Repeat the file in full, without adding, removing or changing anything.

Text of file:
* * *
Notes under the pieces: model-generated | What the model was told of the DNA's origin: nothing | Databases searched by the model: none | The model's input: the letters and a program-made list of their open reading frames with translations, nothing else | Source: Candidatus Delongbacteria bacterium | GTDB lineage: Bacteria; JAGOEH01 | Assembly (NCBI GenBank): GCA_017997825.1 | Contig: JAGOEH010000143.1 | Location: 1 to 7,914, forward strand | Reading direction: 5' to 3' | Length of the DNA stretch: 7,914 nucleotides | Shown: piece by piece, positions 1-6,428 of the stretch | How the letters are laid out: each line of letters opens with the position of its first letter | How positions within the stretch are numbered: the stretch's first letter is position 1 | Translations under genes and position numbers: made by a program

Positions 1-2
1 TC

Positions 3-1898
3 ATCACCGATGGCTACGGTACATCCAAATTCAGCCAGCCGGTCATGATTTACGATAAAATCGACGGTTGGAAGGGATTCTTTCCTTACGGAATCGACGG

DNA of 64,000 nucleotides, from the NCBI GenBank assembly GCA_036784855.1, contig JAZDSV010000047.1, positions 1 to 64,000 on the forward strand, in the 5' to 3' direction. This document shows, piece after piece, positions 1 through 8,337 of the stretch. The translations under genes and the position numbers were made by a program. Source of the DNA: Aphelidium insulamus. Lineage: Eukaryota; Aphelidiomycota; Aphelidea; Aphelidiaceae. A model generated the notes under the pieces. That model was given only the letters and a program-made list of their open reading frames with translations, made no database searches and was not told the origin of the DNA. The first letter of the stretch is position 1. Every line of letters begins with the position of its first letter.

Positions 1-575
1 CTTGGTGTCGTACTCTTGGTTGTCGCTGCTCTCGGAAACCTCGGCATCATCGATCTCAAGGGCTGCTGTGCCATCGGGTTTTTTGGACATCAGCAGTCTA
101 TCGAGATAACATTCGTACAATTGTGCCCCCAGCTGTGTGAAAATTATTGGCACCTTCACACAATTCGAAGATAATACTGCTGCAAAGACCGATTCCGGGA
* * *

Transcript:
Notes under the pieces: model-generated | What the model was told of the DNA's origin: nothing | Databases searched by the model: none | The model's input: the letters and a program-made list of their open reading frames with translations, nothing else | Source: Candidatus Delongbacteria bacterium | GTDB lineage: Bacteria; JAGOEH01 | Assembly (NCBI GenBank): GCA_017997825.1 | Contig: JAGOEH010000143.1 | Location: 1 to 7,914, forward strand | Reading direction: 5' to 3' | Length of the DNA stretch: 7,914 nucleotides | Shown: piece by piece, positions 1-6,428 of the stretch | How the letters are laid out: each line of letters opens with the position of its first letter | How positions within the stretch are numbered: the stretch's first letter is position 1 | Translations under genes and position numbers: made by a program

Positions 1-2
1 TC

Positions 3-1898
3 ATCACCGATGGCTACGGTACATCCAAATTCAGCCAGCCGGTCATGATTTACGATAAAATCGACGGTTGGAAGGGATTCTTTCCTTACGGAATCGACGG

DNA of 64,000 nucleotides, from the NCBI GenBank assembly GCA_036784855.1, contig JAZDSV010000047.1, positions 1 to 64,000 on the forward strand, in the 5' to 3' direction. This document shows, piece after piece, positions 1 through 8,337 of the stretch. The translations under genes and the position numbers were made by a program. Source of the DNA: Aphelidium insulamus. Lineage: Eukaryota; Aphelidiomycota; Aphelidea; Aphelidiaceae. A model generated the notes under the pieces. That model was given only the letters and a program-made list of their open reading frames with translations, made no database searches and was not told the origin of the DNA. The first letter of the stretch is position 1. Every line of letters begins with the position of its first letter.

Positions 1-575
1 CTTGGTGTCGTACTCTTGGTTGTCGCTGCTCTCGGAAACCTCGGCATCATCGATCTCAAGGGCTGCTGTGCCATCGGGTTTTTTGGACATCAGCAGTCTA
101 TCGAGATAACATTCGTACAATTGTGCCCCCAGCTGTGTGAAAATTATTGGCACCTTCACACAATTCGAAGATAATACTGCTGCAAAGACCGATTCCGGGA